Ah, the sweet life! Maayan Zilberman, founder of Sweet Saba and confectioner to the fashion set, creates delightful hard candies in unconventional shapes and unexpected colors. Pizza slices, lipstick tubes, keys, healing crystals and perfume bottles get a dusting of glitter or a splash of hand-painted colors. After launching her luxury line of bespoke candy just over a year ago, the talented designer has created custom candies for clients like Shinola, W Magazine and The Whitney Museum while launching candy birth control-shaped lollipops to raise money for Planned Parenthood and “Protest Pop” hands “of powerful, colorful, inspired and unrelenting hands up in the air demanding equal rights and love,” in solidarity with the Women’s March.

Candy rose bouquets by Sweet Saba.

Zilberman trained in sculpture at SVA in New York City before working in fashion and then launching The Lake & Stars, a lingerie line to “fill the gap between sporty everyday underwear and frilly or boudoir special occasion lingerie,” in 2007. As she told Vogue.com, “I missed making art and having a studio to make sculpture. When I still had my lingerie brand, after work it was easy to make art in the kitchen, and it made the most sense to bake.” At the end of 2015, Zilberman launched Sweet Saba as an homage to her grandfather whom she learned her experimental approach to the kitchen, spending time with him as a child.

In celebration of this sweet holiday, we sit down with the Zilberman to talk about her new line of luxury home goods, candy technology and the beauty of candy.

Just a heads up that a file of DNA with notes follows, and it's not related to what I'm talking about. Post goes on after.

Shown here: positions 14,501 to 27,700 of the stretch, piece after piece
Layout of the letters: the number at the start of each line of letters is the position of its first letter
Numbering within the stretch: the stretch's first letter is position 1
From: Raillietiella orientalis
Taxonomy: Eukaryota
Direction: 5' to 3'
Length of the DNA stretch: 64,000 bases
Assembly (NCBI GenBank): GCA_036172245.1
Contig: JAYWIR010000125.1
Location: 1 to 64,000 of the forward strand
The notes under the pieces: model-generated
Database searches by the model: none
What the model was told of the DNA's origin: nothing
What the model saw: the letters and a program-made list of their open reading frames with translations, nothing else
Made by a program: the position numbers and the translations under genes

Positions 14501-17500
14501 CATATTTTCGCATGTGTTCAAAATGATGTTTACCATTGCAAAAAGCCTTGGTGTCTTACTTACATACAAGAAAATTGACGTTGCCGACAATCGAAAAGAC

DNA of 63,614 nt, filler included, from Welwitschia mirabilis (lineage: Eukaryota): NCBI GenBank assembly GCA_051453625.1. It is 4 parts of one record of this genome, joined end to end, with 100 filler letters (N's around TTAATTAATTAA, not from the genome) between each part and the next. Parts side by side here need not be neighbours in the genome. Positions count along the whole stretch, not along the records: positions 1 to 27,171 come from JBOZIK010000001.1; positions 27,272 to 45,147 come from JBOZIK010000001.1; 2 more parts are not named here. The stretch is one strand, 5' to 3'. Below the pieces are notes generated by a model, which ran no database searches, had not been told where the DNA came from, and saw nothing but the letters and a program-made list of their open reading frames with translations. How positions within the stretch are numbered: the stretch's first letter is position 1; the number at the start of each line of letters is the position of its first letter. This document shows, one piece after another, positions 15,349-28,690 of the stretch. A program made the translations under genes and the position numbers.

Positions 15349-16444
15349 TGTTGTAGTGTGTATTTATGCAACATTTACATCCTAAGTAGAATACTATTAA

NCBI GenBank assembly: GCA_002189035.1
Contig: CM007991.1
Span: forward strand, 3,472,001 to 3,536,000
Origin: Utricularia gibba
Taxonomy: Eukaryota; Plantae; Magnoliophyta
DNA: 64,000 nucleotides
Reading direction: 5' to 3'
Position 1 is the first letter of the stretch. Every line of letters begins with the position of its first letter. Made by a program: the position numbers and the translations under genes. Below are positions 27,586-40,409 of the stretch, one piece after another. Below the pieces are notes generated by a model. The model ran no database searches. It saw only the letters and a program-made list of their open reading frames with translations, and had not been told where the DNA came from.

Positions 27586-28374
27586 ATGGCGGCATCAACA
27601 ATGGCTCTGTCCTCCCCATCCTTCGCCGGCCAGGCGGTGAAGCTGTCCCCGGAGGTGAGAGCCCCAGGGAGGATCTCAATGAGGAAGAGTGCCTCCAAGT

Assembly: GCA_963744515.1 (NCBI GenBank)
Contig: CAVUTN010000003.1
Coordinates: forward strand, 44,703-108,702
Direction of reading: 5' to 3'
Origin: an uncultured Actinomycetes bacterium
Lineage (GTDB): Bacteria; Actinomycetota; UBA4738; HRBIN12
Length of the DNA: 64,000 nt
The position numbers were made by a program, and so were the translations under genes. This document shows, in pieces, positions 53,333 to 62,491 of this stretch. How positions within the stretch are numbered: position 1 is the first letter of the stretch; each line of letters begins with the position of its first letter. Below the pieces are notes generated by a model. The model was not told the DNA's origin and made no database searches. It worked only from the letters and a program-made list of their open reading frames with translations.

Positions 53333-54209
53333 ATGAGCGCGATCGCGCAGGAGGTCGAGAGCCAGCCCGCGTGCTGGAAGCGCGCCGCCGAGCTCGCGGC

MOLD: You’ve designed everything from lingerie to jewelry and were making custom cakes and bubble gum before launching Sweet Saba. What inspired you to start working with candy?

Maayan Zilberman: When I was making cakes, the most frustrating part of that business was the shelf life—when I would get an order I would have to make it work within a day or two of the job. I love the idea of making something edible that can sit on a shelf and be admired for months and months. Aside from the practical aspect, I love the many forms that sugar can take, and that it really does replicate crystals and reflects light so beautifully.

sweet-saba-crystalsCandy crystals in rosé wine, rose flower or cinnamon.

How do you create the fantastic shapes and colors of the candy?

I make all of the original shapes of my candy in clay first, and then make molds the way you would for traditional sculpture. I like using old-fashioned techniques. The trick to achieving really beautiful colors is using condensed and high-quality pigments. I source mine through a candy technologist I met at a food science conference.

sweet-saba-tapesSpecial Sweet Saba mixtape candies “for romance”

What’s the most challenging part of the development process?

The most challenging part of making candy is that though you might be working with intuition, it really boils down to purity of ingredients, timing and environment. Sometimes you can’t control any of those elements!

sweet-saba-candy-shotglassSweet Saba heart-shaped candy shotglass

Tell us about the kitchen tool line you’re considering? What is the first tool you want to start with?

This collection has evolved over the last year to also include household products. I’m working on a collaboration with a luxury home product line that makes most beautiful detergents, so i’m guessing the first items will be ephemeral. The first real tool is a candy pick, much like an ice pick or a sculpture tool. These will debut late spring to coincide with a collection of candy sculptures.